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Which external drive interface is the right choice: USB, FireWire, eSATA, or Gigabit Ethernet? Each interface has its strengths, which are explained in detail below. The right choice depends on compatibility with your computer and how you want to use your device. First, look at the connections on your computer.

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USB

USB 2.0 is the industry standard peripheral connection for most Windows-based computers. This connection transfers data at a maximum rate of 480 Mb/s. Sustained data transfer rates, usually from 10 to 30 MB/s, vary depending on many factors including the type of device, data being transferred, and computer system speed. If your USB port is an earlier version, USB 1.0 or 1.1, you can use a USB 2.0 hard drive, but transfer rates default to the slowest version. If you don’t know the version of your computer’s USB ports, refer to your computer documentation or contact the manufacturer.

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FireWire

FireWire, also called IEEE 1394, is a high-performance connection standard for personal computers and consumer electronics. This interface uses a peer-to-peer architecture in which peripherals negotiate bus conflicts to determine which device can best control a data transfer. FireWire has two configurations:

  • FireWire 400, also called IEEE 1394a, transfers large amounts of data between computers and peripheral devices at rates up to 400 Mb/s. With higher bandwidth, longer distances, and a higher-powered bus, this interface is suitable for hard drives, digital video, professional audio, high-end digital still cameras, and home entertainment devices.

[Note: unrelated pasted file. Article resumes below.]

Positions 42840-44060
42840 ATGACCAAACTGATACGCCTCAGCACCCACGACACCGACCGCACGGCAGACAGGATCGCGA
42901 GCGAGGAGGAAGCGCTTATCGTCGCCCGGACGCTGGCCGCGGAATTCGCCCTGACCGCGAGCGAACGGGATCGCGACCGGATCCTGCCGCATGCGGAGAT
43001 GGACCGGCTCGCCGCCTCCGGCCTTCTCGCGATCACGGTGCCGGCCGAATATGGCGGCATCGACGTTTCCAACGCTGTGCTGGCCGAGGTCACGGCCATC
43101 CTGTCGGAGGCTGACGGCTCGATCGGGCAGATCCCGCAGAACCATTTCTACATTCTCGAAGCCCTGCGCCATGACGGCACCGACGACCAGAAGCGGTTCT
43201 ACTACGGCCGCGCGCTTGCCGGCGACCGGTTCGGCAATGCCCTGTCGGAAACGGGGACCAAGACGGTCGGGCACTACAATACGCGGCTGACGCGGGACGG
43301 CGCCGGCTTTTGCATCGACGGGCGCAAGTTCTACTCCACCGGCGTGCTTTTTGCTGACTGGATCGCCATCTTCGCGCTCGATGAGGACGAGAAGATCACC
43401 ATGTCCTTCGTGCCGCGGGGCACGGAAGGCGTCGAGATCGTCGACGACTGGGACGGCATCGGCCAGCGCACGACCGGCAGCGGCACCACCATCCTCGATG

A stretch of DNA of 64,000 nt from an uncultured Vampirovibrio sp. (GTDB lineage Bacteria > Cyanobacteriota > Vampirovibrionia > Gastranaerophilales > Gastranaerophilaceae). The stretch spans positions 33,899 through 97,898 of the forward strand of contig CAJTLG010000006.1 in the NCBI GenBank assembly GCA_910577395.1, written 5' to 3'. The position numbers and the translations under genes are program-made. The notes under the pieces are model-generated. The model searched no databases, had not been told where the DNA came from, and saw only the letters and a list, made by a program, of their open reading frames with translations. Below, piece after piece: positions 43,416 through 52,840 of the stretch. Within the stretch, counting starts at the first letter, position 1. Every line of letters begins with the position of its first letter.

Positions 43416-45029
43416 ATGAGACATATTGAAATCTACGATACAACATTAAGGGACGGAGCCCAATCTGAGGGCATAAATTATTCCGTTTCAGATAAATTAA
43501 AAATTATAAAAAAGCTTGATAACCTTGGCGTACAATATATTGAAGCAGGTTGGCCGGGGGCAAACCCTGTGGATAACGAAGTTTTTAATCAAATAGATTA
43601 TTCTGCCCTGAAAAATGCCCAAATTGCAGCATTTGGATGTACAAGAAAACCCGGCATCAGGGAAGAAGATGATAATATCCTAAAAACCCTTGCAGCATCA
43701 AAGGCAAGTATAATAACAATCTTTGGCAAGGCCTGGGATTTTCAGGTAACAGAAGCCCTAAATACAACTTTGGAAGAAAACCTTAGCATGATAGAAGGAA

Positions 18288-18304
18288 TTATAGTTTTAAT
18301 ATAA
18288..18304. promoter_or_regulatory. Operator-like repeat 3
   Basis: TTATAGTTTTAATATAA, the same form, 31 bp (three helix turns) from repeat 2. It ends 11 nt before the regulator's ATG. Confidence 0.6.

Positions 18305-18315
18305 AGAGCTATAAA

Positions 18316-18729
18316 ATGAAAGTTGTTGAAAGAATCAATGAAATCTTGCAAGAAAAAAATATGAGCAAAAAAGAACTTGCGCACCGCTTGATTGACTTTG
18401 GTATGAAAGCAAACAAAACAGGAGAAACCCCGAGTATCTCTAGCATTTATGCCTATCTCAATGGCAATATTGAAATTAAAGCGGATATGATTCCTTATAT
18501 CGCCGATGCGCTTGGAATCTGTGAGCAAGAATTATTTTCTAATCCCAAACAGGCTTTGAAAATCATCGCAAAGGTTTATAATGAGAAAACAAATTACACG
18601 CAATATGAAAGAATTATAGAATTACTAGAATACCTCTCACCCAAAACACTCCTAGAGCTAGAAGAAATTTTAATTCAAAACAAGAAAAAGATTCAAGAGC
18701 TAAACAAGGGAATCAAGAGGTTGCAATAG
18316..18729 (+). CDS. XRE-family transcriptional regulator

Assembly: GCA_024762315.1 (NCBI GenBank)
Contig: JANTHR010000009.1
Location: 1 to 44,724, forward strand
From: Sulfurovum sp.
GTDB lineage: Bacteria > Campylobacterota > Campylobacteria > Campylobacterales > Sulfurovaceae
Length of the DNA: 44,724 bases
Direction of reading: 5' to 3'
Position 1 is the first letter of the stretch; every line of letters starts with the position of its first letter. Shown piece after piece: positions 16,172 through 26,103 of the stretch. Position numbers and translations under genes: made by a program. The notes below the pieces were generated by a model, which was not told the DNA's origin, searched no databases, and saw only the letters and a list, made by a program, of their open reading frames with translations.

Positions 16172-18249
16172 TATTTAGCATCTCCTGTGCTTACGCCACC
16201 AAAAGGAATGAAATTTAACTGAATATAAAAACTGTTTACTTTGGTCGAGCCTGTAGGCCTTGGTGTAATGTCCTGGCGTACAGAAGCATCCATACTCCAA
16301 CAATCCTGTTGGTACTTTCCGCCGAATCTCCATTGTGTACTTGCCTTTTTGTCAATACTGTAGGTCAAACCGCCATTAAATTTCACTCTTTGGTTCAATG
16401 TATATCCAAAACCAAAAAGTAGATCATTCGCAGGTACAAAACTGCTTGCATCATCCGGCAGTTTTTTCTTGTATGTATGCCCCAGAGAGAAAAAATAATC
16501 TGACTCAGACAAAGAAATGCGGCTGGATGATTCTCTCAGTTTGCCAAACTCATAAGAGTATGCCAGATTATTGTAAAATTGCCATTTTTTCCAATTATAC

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  • FireWire 800, also called IEEE 1394b, provides the highspeed connection and bandwidth required for multiple-stream, uncompressed digital video and noise-free, high-resolution digital audio. It offers maximum flexibility with long-distance cabling and configuration options not available with USB.

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eSATA

SATA is very effective for external storage applications, and the external SATA (eSATA) cable and connector application provides a physically secure and fast connection for external hard drives. With up to 3 Gb/s data transfers, this interface is suitable for hard drives, home networking, digital video, and home entertainment devices such as set-top boxes and personal video recorders. eSATA and internal SATA cables and connectors cannot be used interchangeably. This is an important feature since eSATA cables and connectors are designed for 5000 insertion and removal cycles while internal SATA cables and connectors are designed for only 50 insertion and removal cycles. To achieve eSATA connectivity with an external SATA drive, a SATA PCI card must be installed on the host computer.